This vendor-written tech primer has been edited by Network World to eliminate product promotion, but readers should note it will likely favor the submitter’s approach.
Where did your network go? We’re rapidly approaching a time when enterprises won’t be able to actually see their networks’ cables or the blinking router lights. Software defined networks drive efficiency and agility and make businesses more scalable and flexible. But SDNs also incite uncertainty about security because the network is moving out of plain sight.
If you can’t see the network, how do you control and secure it?
One useful analogy is the anxiety some people feel when flying; they are afraid of flying yet aren’t at all anxious about driving a car. Yet, statistically, a plane is far safer than the car as a mode of transport. The key issue here is control. Sitting in the drivers’ seat, most of us feel in control. We know how to drive the car and how to stay safe. But we’re not at the controls of the plane and, what’s more, most of us don’t know how to fly them. It’s unfamiliar territory, with no visibility.
Similar dynamics are at play when it comes to SDN security. IT managers are working with networks they can’t see. So it’s easy to feel less secure with a software-defined environment than with an entirely on-premise infrastructure where you install and control the security infrastructure.
But in reality, SDN is often more secure than an on-premise network. It’s more adaptive, more agile and automated, and therefore allows managers to spend more time defining their security policies, and less time enforcing those policies with cumbersome manual processes.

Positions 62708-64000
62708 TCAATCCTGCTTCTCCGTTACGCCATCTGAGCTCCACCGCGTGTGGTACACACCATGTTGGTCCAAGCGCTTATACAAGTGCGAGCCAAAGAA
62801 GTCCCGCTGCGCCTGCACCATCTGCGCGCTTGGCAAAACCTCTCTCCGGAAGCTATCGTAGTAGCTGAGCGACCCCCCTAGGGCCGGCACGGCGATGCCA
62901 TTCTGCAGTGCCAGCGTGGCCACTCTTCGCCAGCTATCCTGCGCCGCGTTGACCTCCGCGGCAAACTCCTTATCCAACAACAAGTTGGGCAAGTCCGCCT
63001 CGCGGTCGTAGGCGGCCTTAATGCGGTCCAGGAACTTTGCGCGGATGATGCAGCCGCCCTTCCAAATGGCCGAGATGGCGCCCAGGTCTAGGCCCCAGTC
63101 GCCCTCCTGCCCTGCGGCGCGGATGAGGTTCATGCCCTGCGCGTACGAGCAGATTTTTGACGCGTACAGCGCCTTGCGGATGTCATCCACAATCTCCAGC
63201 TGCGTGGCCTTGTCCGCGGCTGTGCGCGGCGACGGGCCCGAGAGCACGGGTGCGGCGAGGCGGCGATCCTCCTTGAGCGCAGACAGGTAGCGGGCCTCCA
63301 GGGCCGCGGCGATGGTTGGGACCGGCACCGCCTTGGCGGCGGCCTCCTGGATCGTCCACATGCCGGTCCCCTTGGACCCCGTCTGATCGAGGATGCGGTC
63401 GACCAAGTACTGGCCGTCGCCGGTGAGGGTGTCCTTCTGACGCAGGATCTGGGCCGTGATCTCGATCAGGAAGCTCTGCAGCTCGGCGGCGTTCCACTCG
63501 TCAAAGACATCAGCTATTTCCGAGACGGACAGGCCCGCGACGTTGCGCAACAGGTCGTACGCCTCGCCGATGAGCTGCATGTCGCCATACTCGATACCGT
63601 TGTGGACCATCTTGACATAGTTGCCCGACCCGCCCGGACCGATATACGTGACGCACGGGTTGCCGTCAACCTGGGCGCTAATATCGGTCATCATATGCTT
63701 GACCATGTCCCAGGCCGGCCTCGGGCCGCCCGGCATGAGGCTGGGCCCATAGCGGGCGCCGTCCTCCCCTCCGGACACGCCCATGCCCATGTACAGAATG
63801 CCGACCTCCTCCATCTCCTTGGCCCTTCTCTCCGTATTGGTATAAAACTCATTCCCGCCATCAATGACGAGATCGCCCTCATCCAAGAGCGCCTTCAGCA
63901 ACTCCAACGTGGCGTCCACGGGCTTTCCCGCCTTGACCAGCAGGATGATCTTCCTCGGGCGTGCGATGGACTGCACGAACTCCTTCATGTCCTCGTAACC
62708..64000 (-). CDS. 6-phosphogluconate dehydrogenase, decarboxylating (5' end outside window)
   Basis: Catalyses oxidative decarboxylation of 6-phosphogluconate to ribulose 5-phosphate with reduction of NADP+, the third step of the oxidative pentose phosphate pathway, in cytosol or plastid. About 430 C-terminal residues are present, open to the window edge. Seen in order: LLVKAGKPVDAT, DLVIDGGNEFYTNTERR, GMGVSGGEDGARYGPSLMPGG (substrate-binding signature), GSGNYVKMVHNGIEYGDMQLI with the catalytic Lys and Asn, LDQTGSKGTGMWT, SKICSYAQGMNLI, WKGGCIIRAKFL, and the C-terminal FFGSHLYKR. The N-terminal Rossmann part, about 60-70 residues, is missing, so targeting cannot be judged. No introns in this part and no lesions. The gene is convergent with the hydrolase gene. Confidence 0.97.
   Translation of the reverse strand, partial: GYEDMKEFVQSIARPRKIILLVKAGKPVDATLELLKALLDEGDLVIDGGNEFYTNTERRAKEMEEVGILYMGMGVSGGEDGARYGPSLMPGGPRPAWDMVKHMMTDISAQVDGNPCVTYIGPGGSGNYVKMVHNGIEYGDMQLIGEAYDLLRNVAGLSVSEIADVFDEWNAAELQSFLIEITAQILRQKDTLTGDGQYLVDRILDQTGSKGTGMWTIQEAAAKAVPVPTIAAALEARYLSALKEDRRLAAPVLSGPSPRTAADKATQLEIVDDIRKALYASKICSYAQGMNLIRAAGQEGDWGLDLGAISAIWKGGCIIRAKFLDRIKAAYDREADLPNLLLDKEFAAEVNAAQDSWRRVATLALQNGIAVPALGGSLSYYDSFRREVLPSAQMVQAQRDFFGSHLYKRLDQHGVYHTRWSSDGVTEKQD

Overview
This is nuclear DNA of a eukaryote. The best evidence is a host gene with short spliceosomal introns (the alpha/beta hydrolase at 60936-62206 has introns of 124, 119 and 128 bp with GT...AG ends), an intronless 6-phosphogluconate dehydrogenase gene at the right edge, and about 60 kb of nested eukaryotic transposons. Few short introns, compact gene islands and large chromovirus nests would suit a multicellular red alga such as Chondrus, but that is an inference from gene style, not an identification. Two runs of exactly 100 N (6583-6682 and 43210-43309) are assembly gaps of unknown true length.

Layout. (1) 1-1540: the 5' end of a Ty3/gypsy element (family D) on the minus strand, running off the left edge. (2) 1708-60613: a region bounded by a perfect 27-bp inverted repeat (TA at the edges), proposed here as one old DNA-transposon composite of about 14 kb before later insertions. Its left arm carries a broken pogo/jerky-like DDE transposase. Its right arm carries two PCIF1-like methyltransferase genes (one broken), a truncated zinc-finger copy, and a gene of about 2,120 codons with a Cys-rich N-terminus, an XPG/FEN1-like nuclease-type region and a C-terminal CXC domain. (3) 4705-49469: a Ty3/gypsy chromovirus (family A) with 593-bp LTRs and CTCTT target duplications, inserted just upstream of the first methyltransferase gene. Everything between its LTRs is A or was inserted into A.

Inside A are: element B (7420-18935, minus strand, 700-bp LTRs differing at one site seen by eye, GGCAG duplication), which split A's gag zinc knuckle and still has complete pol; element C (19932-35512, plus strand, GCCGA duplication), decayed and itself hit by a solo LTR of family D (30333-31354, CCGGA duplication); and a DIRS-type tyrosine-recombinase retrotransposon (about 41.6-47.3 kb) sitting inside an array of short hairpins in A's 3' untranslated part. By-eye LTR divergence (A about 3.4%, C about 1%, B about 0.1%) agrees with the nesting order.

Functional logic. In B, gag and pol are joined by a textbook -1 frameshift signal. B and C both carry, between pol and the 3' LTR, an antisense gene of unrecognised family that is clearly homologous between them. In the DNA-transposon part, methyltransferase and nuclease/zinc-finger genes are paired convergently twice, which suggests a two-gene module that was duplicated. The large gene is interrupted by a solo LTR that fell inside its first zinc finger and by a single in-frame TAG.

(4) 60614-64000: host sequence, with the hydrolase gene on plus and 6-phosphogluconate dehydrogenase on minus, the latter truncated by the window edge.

Securing the software defined net
The basics of security in SDNs are the same as in any other network environment. You need to know what’s happening within your network through rigorous monitoring. You need to properly manage all changes, put risk analysis at the heart of your security posture, maintain the notion of least privileged, segment the network according to business critical applications, and maintain governance and compliance requirements.
Security of the network perimeter will depend on whether you’re using a public cloud (in which case it will depend on what’s provided by the platform provider) or a private cloud (in which case it is up to your own security team to provide).
Security inside the SDN is where things get more flexible. Current options include:
- Virtual firewalls, which offer the advantage of familiarity but also force network traffic through a single ‘choke’ or access point – an old-fashioned approach.
- Host agents that utilize existing host-based firewalls. They work across clouds and provide some advanced functionality, but add cost and management overhead.
- Cloud provider security groups or “distributed firewall”, which provide abstracted firewalls at the network fabric level. These are extremely granular and are usually free, but they are also different for every cloud provider and they currently lag behind commercial firewalls when it comes to advanced features such as application and user based policies.
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